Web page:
The other patients who were here with me were also an amazing bunch and I thank them all for their kindness throughout this period. It reminded me of something powerful that my friend George O Dowd put in a letter that he wrote to me when he was in Pentonville Prison several years ago. He was a year into recovery and was determined not to use any chemicals in prison and he wrote “I see my Higher Power in the smile of a Stranger” which resonates so strongly with my experience in Quarantine. There were so many unspoken looks from others, smiles and nods of understanding that helped to dissipate fear.
There was a particular patient, a young 21yr old local boy called Andrew who I connected with as he is the same age as my Grandaughter Toni.
He was fairly quiet to begin with, but as we began to settle in he was a constant source of humour and laughter. Every time we expected a negative result and it came back positive, we were devastated! After a few minutes to re-group, he would approach me and say “Never mind Mike, we will have fish and chips tomorrow and test negative!” Which would cause us both to laugh our heads off. I also tried to keep a little eye out for him as he went into Paragon before me but kept getting positives.
I also got to know Andrews Mother Maria via Social Media and we had many conversations via messenger about how we were managing etc. she was incredibly kind and sent me in a mixed bag of treats and drinks to help me get through the experience. She also said that she would help to find me somewhere to stay when I got out. To say she is a woman of her word is an understatement. When she knew I may be leaving soon, she put out a message to her friends on social media explaining my situation and asking if anyone could help with accommodation. Both she and I were shocked and overwhelmed by the response. Over 100 people messaged her to offer a range of accommodation across the island, free of charge. I was completely bowled over by the complete generosity of Barbados people and have accepted the offer of a beachfront property, near Oistins, on the south coast which is absolutely stunning. Immense gratitude to Sam Taylor for his generosity. I am also in your debt.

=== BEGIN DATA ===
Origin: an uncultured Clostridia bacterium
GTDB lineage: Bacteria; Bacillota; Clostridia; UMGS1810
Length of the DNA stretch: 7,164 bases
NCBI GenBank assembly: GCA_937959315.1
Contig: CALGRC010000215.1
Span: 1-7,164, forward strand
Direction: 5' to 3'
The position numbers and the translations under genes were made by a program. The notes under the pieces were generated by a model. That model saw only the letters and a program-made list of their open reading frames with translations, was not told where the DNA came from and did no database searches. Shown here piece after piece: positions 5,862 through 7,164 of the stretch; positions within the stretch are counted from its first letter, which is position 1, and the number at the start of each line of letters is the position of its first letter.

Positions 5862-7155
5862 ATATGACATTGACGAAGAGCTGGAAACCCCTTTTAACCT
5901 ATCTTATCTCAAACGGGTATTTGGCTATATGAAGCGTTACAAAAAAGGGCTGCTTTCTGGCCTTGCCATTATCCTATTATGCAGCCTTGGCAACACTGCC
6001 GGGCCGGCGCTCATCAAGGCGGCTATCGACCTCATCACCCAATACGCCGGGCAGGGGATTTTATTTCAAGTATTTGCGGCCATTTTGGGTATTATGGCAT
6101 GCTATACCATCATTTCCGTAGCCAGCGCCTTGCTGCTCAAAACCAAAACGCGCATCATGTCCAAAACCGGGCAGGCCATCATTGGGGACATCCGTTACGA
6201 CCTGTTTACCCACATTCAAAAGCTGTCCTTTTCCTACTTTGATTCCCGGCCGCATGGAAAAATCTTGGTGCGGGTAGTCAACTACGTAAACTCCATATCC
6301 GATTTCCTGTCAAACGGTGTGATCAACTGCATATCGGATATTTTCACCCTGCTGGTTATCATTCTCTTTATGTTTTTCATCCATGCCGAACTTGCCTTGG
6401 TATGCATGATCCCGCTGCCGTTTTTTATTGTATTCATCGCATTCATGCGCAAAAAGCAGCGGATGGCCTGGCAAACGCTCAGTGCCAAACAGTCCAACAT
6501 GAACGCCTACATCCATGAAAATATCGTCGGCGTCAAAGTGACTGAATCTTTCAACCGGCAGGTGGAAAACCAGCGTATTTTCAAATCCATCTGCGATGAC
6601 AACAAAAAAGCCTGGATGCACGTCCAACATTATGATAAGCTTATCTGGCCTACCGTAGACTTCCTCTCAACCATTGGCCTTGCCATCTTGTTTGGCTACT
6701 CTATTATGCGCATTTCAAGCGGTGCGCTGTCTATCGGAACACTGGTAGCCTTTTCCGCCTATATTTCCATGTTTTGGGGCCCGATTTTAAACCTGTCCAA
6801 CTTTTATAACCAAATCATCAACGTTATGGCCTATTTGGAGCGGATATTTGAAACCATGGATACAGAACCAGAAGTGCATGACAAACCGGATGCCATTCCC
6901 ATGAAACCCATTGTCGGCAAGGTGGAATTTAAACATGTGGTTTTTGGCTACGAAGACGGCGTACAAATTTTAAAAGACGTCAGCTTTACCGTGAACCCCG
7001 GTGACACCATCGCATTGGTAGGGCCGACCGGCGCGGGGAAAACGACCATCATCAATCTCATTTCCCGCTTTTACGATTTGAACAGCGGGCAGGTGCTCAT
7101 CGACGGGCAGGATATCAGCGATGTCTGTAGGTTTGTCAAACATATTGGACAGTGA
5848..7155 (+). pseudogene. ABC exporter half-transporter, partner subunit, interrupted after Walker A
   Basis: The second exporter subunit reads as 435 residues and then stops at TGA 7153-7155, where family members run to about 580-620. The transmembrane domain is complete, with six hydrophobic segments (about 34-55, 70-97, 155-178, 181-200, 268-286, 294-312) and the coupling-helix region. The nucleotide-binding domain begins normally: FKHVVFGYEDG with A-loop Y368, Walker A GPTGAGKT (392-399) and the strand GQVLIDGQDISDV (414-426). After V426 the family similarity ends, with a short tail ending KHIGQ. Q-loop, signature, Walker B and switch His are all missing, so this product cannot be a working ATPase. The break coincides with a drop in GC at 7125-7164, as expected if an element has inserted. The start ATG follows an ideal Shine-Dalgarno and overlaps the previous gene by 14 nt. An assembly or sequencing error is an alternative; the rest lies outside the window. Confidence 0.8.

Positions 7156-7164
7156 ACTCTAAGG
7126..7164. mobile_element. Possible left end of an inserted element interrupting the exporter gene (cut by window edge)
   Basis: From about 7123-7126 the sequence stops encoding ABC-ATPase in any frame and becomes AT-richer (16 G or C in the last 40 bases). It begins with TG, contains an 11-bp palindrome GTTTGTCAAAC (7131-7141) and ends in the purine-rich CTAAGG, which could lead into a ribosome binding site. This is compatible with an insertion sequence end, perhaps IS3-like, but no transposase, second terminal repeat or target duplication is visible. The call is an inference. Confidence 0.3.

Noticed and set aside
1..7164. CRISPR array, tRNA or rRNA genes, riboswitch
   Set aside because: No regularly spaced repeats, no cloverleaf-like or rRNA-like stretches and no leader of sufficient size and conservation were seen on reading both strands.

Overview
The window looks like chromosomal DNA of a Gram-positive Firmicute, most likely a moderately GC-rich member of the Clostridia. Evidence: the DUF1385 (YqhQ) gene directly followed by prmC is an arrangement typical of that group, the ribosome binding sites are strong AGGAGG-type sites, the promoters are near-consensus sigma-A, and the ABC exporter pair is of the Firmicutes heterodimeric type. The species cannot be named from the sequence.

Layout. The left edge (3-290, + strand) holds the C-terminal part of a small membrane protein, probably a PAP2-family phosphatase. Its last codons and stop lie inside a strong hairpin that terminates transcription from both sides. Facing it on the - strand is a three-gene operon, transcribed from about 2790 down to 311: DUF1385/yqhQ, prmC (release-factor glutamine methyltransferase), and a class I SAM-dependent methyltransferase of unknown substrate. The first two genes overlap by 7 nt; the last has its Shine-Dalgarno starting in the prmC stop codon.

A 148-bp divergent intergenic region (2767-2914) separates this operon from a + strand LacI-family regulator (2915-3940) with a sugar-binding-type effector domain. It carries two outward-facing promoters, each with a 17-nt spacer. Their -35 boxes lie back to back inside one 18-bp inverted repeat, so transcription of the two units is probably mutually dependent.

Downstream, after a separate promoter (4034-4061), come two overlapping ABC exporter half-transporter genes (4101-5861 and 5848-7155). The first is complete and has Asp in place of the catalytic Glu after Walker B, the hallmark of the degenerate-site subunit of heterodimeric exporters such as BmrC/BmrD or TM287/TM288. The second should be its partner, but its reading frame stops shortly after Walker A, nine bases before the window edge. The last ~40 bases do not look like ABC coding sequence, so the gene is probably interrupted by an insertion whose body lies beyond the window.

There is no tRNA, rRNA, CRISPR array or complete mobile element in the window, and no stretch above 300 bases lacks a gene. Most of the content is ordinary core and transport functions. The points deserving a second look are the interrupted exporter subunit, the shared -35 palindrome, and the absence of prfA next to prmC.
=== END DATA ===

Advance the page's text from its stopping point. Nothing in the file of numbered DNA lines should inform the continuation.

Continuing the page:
So, as I write this, I am awaiting the green light to leave tomorrow, then to move into self-isolation as per the Barbados Curfew. I will be alone, but will have some outside space where I can sit and enjoy the atmosphere of this beautiful place until flights to the UK resume. I am beginning to realize the enormity of my experience over the last few weeks and the “trauma” that I will have to process in therapy on my return to the UK.
The positive from this story is that Barbados has reminded me what a special place she is and what a special, generous people live here. I didn’t think it was possible but I love you more than I did. I have to say that, part of that renewed love had come from listening to and observing Mia Amor Mottley, your amazing Prime Minister. Rarely in recent years have I seen a politician connect so well with the population. She has the ability to come through the screen and talk to you individually. She is strong and dependable and honest. Not things that you hear associated with politicians nowadays! She has her finger on the pulse and knows exactly what she is doing which instills confidence and makes people feel safe. I am extremely impressed by her energy and wisdom and I believe she will pull Barbados through this crisis and will herself, be the change that people need. I salute you Madam Prime Minister and I salute you Barbados. You may just have saved my life and helped me to beat Coronavirus.
From the bottom of my heart, I Thank You All.”
Just goes to show, a little love goes a long way.